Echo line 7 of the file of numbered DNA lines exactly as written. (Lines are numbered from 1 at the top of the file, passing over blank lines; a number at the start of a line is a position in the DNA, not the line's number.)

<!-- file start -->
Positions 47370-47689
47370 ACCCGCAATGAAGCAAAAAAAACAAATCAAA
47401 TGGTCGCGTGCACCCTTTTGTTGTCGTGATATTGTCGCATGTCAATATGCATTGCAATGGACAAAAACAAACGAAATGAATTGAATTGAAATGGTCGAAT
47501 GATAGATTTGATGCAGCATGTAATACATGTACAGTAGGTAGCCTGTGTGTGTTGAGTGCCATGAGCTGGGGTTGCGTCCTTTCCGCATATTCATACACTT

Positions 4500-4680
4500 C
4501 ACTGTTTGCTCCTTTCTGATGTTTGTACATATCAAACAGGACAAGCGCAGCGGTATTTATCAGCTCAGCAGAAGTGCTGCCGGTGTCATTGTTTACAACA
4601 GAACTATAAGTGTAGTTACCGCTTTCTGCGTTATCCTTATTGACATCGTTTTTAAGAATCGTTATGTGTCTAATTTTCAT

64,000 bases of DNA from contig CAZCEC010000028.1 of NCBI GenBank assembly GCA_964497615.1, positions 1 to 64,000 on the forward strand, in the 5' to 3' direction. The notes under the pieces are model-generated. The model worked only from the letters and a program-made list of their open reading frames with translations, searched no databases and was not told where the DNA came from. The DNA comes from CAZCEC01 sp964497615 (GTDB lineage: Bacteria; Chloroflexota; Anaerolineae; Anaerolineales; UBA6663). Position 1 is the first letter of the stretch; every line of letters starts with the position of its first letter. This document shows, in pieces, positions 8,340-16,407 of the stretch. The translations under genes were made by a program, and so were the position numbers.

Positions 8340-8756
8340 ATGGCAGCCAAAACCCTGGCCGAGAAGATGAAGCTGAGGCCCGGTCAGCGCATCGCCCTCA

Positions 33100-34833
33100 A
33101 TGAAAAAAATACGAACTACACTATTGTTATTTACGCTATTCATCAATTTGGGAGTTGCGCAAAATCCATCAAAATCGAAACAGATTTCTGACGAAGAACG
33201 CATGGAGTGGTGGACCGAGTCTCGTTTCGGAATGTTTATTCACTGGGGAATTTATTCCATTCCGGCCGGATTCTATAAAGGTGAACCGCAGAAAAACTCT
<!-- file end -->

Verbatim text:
4501 ACTGTTTGCTCCTTTCTGATGTTTGTACATATCAAACAGGACAAGCGCAGCGGTATTTATCAGCTCAGCAGAAGTGCTGCCGGTGTCATTGTTTACAACA